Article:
This is a tale of an emotion filled Monday and a man named Al, who represents all the pain in our lives. Intrigued? Please, read more!
What was probably over a year ago, Jane’s physical therapist suggested that we get her a stander, which is a supportive piece of equipment that will keep Jane in an upright/standing position, while allowing her muscles to bear weight and stabilize. It sounded great so we put in a request to our local regional center for this stander. After 2 years of services, I’ve learned that our regional center is so helpful and a God send of resources, but things can often take a really, really long time to process.
6 months later and Jane was fitted for a few different standers. 4 months later and we were told that her equipment should be arriving “any day now”. Yesterday was that day.
Monday is Rich’s day off so we were all home waiting for delivery man Al to show up with our long awaited piece of equipment. At 2pm Al arrived with our fancy new stander. As he wheeled it in to our house, I had just a few thoughts:
1. There it is.
2. It’s pretty big.
3. We probably need a bigger house. Or at least bigger doorways.
4. Wow, we could really use hardware floors right about now.
5. Oh, it’s purple.
6. Is the purple supposed to make it cute?
7. Did I choose purple at some point over the phone?
8. Al is tall.
9. It looks so very, “special needs”.
Of course, all I said was, “Hi Al, come on in!”
Rich came in from the other room carrying Jane like a daddy gorilla or something. He was hesitant. I even had to give him a, “Come on in here babe!”
Al was there to fit Jane into the stander and show us how to use it on our own. Immediately as Al began to strap Jane into the harnesses I could see that my sweet husband was concerned.
Months ago, as Jane was fitted for potential standers, I sent a picture to Rich. I thought she looked like a very big girl and it was encouraging to see her in an upright position without having to hold her up by myself and take a picture at the same time. Rich felt a billion other things. One being, “Oh my gosh, that’s what it would look like if Jane was standing on her own!” The second being, “Jane is not standing on her own”. On this Monday, the same thoughts returned.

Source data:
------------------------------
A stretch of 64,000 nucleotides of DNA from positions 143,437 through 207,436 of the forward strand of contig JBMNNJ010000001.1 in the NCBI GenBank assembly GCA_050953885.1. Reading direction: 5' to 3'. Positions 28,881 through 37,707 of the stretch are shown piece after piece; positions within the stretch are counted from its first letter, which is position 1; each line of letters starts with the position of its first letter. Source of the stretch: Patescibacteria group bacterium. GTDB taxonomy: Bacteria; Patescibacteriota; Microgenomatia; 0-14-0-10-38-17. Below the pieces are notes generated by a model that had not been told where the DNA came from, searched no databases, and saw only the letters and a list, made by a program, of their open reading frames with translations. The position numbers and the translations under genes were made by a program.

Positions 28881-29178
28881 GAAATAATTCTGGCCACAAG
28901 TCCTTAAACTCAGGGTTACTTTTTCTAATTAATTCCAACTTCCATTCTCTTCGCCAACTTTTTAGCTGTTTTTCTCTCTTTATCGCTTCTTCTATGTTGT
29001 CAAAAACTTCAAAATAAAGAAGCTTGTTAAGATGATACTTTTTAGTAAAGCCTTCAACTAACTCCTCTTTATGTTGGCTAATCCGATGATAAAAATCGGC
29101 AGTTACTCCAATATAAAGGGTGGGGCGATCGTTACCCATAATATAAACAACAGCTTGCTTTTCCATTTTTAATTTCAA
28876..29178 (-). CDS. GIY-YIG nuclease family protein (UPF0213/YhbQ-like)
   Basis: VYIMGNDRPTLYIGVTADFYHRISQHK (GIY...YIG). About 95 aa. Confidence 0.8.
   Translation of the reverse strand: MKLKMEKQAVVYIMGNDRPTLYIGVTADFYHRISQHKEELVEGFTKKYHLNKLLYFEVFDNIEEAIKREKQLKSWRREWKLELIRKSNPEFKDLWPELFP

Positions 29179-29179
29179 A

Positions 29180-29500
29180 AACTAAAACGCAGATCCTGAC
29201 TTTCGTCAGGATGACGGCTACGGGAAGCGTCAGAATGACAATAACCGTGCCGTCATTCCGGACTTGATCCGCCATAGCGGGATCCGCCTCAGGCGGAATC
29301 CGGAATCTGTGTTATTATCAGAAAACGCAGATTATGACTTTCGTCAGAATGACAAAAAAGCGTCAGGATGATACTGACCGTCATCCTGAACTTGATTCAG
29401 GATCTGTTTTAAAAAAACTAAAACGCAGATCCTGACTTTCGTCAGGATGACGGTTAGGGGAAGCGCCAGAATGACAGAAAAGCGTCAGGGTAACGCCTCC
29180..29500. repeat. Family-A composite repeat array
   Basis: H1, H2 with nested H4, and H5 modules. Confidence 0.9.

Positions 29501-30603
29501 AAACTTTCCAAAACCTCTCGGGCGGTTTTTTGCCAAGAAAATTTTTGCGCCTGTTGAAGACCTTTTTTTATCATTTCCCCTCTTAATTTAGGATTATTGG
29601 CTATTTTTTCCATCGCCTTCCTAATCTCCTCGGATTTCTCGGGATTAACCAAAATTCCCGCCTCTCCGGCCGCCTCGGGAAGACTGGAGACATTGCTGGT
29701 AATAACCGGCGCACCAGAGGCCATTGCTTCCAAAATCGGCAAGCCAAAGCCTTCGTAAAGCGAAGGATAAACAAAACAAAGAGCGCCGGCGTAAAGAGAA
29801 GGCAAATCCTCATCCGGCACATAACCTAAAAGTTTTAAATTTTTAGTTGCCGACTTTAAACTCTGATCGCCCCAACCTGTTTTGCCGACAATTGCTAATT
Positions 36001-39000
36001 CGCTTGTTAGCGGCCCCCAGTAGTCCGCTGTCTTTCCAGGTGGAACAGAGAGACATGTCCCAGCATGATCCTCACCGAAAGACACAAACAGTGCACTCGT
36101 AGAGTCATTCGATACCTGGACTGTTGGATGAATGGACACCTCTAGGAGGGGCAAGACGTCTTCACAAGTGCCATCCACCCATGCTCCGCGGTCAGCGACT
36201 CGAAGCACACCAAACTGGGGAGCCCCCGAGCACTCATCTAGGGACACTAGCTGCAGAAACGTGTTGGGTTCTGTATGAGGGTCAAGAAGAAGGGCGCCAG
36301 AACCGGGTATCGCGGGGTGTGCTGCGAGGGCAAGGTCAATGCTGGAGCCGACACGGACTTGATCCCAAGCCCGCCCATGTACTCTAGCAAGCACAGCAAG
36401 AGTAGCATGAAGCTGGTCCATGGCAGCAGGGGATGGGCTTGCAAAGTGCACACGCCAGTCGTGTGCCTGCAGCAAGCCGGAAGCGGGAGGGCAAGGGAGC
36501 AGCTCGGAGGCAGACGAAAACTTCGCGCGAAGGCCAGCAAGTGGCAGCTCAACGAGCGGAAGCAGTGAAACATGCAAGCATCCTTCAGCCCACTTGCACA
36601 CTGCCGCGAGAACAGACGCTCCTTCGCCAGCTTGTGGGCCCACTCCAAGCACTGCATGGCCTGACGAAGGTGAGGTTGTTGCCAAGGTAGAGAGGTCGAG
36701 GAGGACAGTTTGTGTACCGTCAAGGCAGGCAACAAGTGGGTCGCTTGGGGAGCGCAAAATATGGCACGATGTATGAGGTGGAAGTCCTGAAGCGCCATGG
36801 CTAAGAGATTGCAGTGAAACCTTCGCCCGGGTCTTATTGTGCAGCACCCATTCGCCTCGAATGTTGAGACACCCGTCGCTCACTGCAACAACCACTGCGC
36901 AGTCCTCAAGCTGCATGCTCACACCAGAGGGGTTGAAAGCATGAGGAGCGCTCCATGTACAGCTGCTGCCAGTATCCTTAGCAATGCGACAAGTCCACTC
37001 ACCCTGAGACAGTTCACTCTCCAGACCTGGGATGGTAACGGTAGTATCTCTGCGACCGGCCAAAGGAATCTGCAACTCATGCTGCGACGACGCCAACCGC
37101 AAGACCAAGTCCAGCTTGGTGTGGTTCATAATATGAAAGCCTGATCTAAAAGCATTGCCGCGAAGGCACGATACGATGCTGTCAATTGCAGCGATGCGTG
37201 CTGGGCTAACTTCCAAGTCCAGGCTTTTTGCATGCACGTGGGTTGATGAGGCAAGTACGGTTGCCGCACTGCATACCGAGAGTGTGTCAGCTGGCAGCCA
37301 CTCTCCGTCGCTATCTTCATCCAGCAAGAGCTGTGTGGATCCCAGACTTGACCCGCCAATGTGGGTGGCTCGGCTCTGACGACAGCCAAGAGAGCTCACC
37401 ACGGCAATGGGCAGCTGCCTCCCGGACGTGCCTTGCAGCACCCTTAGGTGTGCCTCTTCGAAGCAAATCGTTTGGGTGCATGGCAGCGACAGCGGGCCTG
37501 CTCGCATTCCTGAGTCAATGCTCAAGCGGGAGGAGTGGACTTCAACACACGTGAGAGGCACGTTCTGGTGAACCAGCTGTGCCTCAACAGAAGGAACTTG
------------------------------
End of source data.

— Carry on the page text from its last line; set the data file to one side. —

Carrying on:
I’ve had my fair share of emotional revelations. In fact, I usually am the only one having these emotional revelations. For all the above reasons, the stander became Rich’s vice.
As Al adjusted our daughter’s little frame into the heavy piece of equipment, I did what I always do in very strange special needs situations, I joked and talked a lot and remained super grateful. I learned a while ago that if you act like, “Oh yes, this is super normal and I love it!” You can actually hold it together for a few hours. If you ever let yourself realize how not normal it is for tall Al to be manipulating your daughter’s body in your living room on a Monday, you will lose it.
And that’s the great conundrum of special needs life. Or maybe just life as a parent. Or life as a person who loves anything. Rich explained it well to me later over our dinner date.
“I know this is helpful, and I’m really grateful that it’s going to help. But, I hate this so much.”
We know how fortunate we are to have the equipment and resources we have for Jane. We are eager to watch her thrive with the services provided. No one has to tell us how fortunate we are and how great it will potentially be for Jane to have this new device. It does not change the very deep emotion that accompanies it. The emotion of reality. The reality that this is equipment for a child who cannot stand. These are services for a child who needs great help to do very simple things. And the child is our daughter.
The reality is we now have our first piece of special needs equipment sitting in the corner of our house. And it’s pretty big. So large in fact that I decided to name it. Her. It’s a her. And she is named Tina.
So much to process on a Monday in September, and as Rich put it, you just want to be mad at someone. You want to blame someone for why your daughter is sick, and why there is a large stander named Tina interrupting your day off. But you can’t blame anyone, because it’s no one’s fault. So for a minute you just blame Al. But Al is actually a pretty nice guy, and really helpful. And Al is here to take care of business. Al is not to blame.
We often blame Lennox Gastaut syndrome, what Jane is said to have, which is not a person at all. One time Rich went to the gym and lifted heavier weights than he ever had before, all in the name of spiting Lennox Gastaut. That’ll show it. I’ve done so many high intensity workouts since having our last daughter, I’m sure subconsciously thinking that if I sweat hard enough I can defeat the disease plaguing her.
There have been plenty of reasons (and there will surely be more) as to why we can cope and blame and be shocked and angry, and I think it’s important to let those things unfold on their own. There will be moments of victory, hope and thankfulness, but it’s ok to be sad. To be mad at the “Al’s”, who are simply innocent bystanders. To scowl at Tina in the corner of the living room, while we learn to use her, adjust her to fit Jane, push her around the house and find the perfect spot for such an industrial piece of material in our home.
Someone experiencing pain most likely does not need to hear that you should always look at the bright side, find the silver lining and be happy. Its more likely that they need permission to feel all the things. Possibly all at the same time.
So here’s to the journey of mixed emotions. Thankfulness and sadness. Hope and disappointment. Confusion and excitement. Mornings with Al and Tina and evenings of dinner dates all on the same Monday.